Ever since economists first began to inquire into the nature of what Adam Smith called “the human propensity to truck, barter, and exchange one thing for another”, they have resorted to metaphors to make sense of phenomena like markets and money. Rather often, they borrowed ideas from the biological sciences of their time. If we track the evolution of “economic biology” over time, it turns out that most extensions and elaborations of the metaphor carry subtle but strong traces of their approximate historical provenance. More generally, a historical perspective enables one to see the metaphors underlying economic reasoning as flexible and dynamic processes, rather than as fixed and static systems.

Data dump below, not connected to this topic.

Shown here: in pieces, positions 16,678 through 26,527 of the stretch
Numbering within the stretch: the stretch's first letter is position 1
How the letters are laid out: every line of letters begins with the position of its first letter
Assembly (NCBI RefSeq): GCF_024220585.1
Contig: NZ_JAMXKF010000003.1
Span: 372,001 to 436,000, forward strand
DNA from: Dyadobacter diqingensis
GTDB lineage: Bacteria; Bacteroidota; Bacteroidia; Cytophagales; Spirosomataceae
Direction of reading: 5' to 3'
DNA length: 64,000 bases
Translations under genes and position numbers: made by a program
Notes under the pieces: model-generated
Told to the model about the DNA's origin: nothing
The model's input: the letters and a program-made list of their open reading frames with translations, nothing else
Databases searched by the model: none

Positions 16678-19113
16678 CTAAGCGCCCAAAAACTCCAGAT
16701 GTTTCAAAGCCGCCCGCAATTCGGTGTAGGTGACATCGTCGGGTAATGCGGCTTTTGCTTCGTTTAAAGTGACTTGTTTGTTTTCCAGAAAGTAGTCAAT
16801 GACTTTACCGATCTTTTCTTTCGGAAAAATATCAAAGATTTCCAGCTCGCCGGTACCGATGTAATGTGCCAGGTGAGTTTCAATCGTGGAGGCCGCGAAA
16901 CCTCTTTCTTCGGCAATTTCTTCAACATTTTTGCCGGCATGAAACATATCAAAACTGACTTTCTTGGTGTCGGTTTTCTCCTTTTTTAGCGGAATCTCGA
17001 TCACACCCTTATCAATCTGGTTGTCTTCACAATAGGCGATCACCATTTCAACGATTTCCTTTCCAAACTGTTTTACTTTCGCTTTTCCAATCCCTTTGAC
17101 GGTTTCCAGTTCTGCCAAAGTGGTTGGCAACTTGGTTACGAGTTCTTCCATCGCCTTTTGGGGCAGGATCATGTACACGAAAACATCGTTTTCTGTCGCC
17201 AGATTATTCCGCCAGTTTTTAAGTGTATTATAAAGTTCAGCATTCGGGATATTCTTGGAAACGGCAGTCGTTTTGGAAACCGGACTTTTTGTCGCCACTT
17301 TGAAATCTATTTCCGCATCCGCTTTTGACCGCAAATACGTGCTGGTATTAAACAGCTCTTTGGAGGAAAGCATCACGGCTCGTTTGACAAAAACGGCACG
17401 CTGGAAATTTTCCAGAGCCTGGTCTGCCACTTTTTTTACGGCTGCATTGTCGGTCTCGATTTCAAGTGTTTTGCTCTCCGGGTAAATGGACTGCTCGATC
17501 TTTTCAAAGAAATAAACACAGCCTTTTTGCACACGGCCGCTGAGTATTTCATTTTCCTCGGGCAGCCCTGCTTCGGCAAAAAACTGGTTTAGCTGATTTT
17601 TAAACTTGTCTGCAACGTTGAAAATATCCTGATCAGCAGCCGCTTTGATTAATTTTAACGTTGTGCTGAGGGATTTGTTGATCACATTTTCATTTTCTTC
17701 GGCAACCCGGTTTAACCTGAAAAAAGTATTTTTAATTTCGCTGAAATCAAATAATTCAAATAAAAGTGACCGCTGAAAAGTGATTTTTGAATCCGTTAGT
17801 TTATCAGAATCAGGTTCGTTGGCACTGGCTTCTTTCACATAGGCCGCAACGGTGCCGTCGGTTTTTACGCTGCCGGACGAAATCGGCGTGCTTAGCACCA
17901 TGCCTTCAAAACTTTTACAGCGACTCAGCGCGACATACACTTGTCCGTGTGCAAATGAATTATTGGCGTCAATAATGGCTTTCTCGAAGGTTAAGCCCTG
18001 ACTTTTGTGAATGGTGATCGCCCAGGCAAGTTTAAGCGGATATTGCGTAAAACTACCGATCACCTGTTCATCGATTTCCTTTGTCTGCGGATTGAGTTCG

Applications of Cognitive Linguistics [acl]: Figurative Language in Business and Economics, 2012, p. 49-76
History of economic thought; historical situatedness; evolution of economic metaphors